In a league full of one-percenters, you’re looking for whatever fraction of a percentage can give you an advantage. Burrow climbing another rung on the ladder feels flat-out unfair.
That decisiveness has helped in a specific area. A lingering narrative around Burrow’s development has been his struggles vs. two-deep safety structures. More specifically: Issues throwing vs. Tampa-2 (when teams send an extra body to pinch the post). As defenses sagged off last season, Burrow’s plan was to out-gun the coverage. A huge portion of the Bengals’ offense devolved into rudimentary go-balls – with Burrow and Chase connecting on an unprecedented amount of downfield, straight-line shots. Move off the shot, though, and Burrow could get himself in trouble trying to slide the ball to the post between the two safeties or looking to squeeze the ball alongside the sideline between the corner-safety ‘turkey hole’.
It was kind of, sort of an issue – though not a back-breaking one.
Now, like many narratives, it’s a myth. The idea that Burrow struggles vs. split-safety coverages has seeped into football discourse to the point that he is on the verge of being criminally underrated for what he’s doing this year. Through eleven weeks, Burrow has a 74.2 percent completion percentage vs. split-safety looks, the second-highest mark in the NFL. He’s averaging 8 yards per attempt against such coverages – 9th among eligible QBs. And he leads the league in touchdown percentage when facing split-safety coverages.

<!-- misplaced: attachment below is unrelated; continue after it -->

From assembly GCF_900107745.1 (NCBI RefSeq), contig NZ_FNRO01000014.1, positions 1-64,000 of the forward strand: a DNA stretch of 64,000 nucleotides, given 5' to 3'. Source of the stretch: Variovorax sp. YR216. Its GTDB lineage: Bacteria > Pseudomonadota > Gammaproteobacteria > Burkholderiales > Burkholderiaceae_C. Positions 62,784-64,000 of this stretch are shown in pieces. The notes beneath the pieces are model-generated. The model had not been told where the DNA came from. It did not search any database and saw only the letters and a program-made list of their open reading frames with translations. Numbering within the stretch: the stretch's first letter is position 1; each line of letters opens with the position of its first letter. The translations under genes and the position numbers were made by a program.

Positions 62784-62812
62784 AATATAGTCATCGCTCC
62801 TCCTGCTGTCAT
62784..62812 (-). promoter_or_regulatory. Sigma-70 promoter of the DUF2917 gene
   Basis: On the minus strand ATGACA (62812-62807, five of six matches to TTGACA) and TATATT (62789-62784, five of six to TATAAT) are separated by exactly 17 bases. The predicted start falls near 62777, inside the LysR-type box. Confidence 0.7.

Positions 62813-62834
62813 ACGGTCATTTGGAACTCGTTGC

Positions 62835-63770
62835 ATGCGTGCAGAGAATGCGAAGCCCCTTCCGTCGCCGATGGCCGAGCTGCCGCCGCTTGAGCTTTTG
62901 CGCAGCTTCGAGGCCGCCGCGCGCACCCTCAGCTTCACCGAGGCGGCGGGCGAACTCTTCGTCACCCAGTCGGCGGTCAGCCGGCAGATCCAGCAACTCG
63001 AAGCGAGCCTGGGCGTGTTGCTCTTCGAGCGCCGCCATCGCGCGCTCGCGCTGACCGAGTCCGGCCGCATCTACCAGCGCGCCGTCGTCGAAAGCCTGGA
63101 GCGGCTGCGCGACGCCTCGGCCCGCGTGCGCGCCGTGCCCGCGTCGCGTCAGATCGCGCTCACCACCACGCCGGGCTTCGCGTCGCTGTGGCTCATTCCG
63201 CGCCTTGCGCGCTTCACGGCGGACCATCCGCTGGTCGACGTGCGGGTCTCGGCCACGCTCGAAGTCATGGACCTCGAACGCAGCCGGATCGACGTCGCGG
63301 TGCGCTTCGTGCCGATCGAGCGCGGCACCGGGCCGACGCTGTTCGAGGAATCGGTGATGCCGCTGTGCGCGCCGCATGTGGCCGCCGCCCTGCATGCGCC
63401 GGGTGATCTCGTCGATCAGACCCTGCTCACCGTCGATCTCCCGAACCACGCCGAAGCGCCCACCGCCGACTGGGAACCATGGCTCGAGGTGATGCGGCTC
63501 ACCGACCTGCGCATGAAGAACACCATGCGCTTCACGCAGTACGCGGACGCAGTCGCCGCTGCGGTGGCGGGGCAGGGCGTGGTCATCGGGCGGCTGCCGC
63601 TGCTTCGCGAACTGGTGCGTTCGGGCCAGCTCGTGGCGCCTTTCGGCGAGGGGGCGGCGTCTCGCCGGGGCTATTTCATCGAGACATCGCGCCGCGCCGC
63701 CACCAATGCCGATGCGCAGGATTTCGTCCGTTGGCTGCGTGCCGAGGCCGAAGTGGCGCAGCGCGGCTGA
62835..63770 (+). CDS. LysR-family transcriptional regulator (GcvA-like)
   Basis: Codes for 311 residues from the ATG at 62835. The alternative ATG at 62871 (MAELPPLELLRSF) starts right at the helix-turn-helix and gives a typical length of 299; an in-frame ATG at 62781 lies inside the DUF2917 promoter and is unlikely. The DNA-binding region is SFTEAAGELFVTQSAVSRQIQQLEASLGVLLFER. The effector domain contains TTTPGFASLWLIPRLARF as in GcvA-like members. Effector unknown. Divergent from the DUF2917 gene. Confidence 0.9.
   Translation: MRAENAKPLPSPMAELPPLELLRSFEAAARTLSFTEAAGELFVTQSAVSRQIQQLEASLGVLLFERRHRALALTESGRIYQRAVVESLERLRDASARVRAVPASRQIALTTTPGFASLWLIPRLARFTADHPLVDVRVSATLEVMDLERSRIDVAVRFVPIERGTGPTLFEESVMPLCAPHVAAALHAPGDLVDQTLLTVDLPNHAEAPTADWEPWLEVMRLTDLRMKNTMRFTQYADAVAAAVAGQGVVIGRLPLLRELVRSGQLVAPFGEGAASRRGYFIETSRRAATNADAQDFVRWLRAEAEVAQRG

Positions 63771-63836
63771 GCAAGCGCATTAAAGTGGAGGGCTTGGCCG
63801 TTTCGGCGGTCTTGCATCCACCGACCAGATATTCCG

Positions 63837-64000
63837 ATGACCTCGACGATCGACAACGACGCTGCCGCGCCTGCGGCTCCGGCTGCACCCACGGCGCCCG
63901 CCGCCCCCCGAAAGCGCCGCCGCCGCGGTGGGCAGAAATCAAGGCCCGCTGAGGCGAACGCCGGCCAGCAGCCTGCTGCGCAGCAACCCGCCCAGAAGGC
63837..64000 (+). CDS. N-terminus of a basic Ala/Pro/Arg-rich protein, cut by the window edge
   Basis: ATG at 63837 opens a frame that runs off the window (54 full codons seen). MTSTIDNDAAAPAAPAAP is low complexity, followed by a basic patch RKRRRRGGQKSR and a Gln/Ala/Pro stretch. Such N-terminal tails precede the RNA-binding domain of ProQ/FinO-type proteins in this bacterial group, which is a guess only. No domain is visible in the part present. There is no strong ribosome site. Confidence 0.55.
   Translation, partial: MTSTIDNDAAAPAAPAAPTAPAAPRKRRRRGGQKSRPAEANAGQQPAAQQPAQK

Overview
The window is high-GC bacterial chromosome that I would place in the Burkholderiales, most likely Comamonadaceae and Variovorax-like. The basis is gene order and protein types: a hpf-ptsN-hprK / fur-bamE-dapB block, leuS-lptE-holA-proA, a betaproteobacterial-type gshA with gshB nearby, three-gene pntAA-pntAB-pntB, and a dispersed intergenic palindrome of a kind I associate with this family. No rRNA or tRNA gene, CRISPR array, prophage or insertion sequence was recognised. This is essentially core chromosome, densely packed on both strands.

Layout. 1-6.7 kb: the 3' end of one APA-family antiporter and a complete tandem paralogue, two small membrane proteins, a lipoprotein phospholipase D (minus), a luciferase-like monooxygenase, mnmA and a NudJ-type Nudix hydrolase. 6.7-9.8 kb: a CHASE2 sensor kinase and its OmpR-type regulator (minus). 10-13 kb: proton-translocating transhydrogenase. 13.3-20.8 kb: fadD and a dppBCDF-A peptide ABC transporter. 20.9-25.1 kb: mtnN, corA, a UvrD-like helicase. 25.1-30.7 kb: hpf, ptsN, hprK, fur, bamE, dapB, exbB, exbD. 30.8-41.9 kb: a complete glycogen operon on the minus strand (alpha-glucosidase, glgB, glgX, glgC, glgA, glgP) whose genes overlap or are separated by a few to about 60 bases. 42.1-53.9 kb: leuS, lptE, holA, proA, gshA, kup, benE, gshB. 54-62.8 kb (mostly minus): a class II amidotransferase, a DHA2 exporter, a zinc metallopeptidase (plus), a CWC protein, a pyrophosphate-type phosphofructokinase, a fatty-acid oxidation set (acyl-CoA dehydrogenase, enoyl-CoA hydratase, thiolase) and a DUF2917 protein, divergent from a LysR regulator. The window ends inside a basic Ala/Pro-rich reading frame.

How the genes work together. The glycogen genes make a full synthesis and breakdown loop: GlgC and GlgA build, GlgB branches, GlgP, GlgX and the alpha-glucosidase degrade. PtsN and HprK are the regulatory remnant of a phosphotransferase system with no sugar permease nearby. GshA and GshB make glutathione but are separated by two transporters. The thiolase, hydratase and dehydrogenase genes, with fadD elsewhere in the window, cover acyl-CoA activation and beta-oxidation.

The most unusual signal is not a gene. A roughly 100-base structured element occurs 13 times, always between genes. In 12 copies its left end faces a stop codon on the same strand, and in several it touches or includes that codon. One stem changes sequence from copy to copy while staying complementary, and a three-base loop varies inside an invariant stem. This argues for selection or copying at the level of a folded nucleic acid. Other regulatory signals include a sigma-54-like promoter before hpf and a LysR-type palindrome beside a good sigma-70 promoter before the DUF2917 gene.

And yet it remains the one area of his game where he can run into trouble. There are times when Burrow’s too aggressive against two-deep looks. He wants to take shots, to take on the challenge and rip and fastball right through it. Burrow has the third-highest sack percentage when facing split-safety coverages; he has tossed eight interceptions this season, all vs. two-deep looks.
But there’s noise in those headline-grabbing figures. First: Six of his eight interceptions have come in two games against the Steelers. Remove the Pittsburgh games (I know, I know, you can’t), and we’re looking at two interceptions across eight games.
Chart the turnovers themselves and there’s no serious through-line: